When Adventure Comes Calling

By Alistair Lawrence

Our new Adventure products are created for customers who take the road less travelled. Something that hasn't always been possible. In the days when our founder, Tom Pearson, was expanding from traditional ironwork into mending bicycles, there weren't that many roads. At least, not that you could cycle on, once horses, cartwheels and the English winter had done their worst.


Harry Pearson with sons Len and Arthur. Featuring the Pearson Endeavour all-road machine.

There were still those prepared to try. Men such as Thomas Stevens, the first man to ride around the world by bicycle, in 1884, aboard his trusty penny farthing. And who, in routinely taking the road less ridden, spent most of his time walking.


He packed his handlebar bag with socks, a spare shirt, a raincoat that doubled as a tent and bedroll, and a pocket revolver called the "bull-dog" to protect himself against bandits.

Or Annie Londonderry, the first woman to achieve the same feat, a decade later.


Annie Londonderry the first women to travel the world by bicycle in 1894–1895

Another who truly explored the backroads of the world was the mountaineer George Mallory. The inspiration for our new Adventure Long Sleeve Jersey, it was Mallory who, in the early 1920s, trekked across the wastes of Tibet to fulfil his dream of becoming the first man to climb Mount Everest. And who, when asked what spurred him on to realise his ambition, gave that famously enigmatic reply. Not for king, nor country, but simply: "Because it's there."


Attire equally at home in an Irish National Park’s picnic area.

It was a perception long held that Mallory attempted to climb Everest in no more than shooting tweeds and hobnail boots. Once the altitude had roughed them up a bit, the Irish writer George Bernard Shaw waggishly noted that Mallory's team at base camp looked like "a Connemara picnic surprised by a snowstorm". In fact, the apparel of the time was better suited to conditions than you might think. Tight-knit Norfolk jackets offered decent protection from the wind, while Jaeger smocks kept the rain out. (Their canvas tents, on the other hand, froze solid.)


Pearson ‘Off Grid’ adventure bike with its complimentary gravel jacket

The Adventure Long Sleeve Jersey also wears its performance credentials lightly. Highly weatherproof, the durable, four-way stretch fabric has a rip-stop construction, which has been reinforced with Cordura®, to help the jersey meet the demands of serious off-roading. Indeed, we’ve created a jersey so tough you could ride it through a hawthorn bush and see no damage done. (To the jersey, that is.)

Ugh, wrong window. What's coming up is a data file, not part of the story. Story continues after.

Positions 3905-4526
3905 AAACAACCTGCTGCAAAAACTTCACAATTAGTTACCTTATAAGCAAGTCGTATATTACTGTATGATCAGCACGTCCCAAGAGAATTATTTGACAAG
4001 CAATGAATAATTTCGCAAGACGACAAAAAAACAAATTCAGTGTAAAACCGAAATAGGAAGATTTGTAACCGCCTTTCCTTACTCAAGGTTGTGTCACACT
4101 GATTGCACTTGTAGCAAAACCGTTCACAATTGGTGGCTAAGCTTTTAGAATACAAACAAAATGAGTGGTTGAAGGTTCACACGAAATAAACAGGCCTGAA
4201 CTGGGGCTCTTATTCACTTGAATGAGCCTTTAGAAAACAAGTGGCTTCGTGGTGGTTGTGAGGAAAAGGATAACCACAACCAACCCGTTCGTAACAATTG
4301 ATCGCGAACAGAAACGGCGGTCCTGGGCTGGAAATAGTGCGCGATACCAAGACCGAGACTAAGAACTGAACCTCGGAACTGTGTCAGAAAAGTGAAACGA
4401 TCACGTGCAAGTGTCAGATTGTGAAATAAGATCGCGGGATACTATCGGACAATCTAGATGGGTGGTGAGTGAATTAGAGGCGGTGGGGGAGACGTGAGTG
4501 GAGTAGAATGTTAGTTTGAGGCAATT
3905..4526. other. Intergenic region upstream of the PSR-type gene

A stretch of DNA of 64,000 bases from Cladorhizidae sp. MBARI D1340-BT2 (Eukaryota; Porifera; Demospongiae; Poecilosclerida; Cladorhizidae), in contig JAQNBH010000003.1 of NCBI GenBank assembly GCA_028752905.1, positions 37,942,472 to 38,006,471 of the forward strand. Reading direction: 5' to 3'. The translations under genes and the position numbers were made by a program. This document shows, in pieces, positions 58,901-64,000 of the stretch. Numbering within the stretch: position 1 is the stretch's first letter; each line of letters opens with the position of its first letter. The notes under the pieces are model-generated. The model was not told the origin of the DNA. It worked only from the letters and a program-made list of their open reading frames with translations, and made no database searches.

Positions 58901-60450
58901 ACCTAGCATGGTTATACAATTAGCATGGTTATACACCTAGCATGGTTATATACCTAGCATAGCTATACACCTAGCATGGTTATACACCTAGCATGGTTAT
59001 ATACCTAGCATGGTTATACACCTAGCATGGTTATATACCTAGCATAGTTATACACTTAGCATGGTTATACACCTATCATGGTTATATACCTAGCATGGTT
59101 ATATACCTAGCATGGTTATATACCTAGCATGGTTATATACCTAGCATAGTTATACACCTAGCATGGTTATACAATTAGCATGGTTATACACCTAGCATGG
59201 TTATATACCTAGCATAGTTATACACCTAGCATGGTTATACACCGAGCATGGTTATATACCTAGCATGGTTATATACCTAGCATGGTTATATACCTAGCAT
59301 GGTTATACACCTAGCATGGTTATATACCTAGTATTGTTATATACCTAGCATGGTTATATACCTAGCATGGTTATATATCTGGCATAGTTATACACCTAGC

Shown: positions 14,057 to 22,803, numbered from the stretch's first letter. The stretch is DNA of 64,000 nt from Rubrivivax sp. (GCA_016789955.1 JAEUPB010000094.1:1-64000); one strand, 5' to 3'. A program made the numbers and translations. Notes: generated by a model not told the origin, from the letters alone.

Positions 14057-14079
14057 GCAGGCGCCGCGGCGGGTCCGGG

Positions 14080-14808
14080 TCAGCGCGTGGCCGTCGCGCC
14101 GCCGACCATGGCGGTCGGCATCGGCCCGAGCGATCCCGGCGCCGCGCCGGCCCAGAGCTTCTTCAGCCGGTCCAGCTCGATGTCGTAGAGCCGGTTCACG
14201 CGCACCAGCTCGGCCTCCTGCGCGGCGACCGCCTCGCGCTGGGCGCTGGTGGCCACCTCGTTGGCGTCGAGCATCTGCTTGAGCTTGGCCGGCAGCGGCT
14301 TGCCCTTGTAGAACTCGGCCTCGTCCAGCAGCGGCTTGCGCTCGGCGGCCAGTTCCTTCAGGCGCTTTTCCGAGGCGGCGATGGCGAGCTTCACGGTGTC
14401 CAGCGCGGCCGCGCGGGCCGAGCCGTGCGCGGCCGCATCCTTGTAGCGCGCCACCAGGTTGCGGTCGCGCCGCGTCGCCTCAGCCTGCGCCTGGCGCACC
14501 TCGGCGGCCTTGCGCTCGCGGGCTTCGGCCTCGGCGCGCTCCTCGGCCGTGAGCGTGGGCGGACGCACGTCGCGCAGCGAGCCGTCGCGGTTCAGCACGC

"Because It's There" graphite jersey - four way stretch windproof and breathable

Perfect for both seasoned bike-packers and occasional tourers, Coolmax® technology ensures excellent moisture movement and the jersey also dries quickly. A windproof chest panel and brushed inner will keep you cosy, and there's plenty of storage too. This includes two accessible 'poaching' pockets, located on the side of the jersey, ideal for when you’re wearing a backpack.


"Because It's There" adventure jersey— also in rust

Intended for many years of riding, the jersey has reinforced arm patches to extend its longevity. To those who might say it has the air less of a Connemara picnicker than a wayward geography teacher, we say: Check back in five years, when the jersey will look, and ride, as good as new.


The Pearson adventure collection — bike and clothing working together

It's one of the reasons Pearson make bikes. Because it's there. All of it, the great outdoors and all its myriad cycling possibilities. And because we believe that by complementing our exceptional bikes with equally exceptional clothing, our customers will get the best riding experience possible.

And you might say that, while our other ranges are designed to answer the call of the open road or the hum of city streets, the Adventure collection is a response to those soft whispers you hear as you pass an opening in the woods, or an unknown turn down some gravel track. "Psst," it says, "this way."

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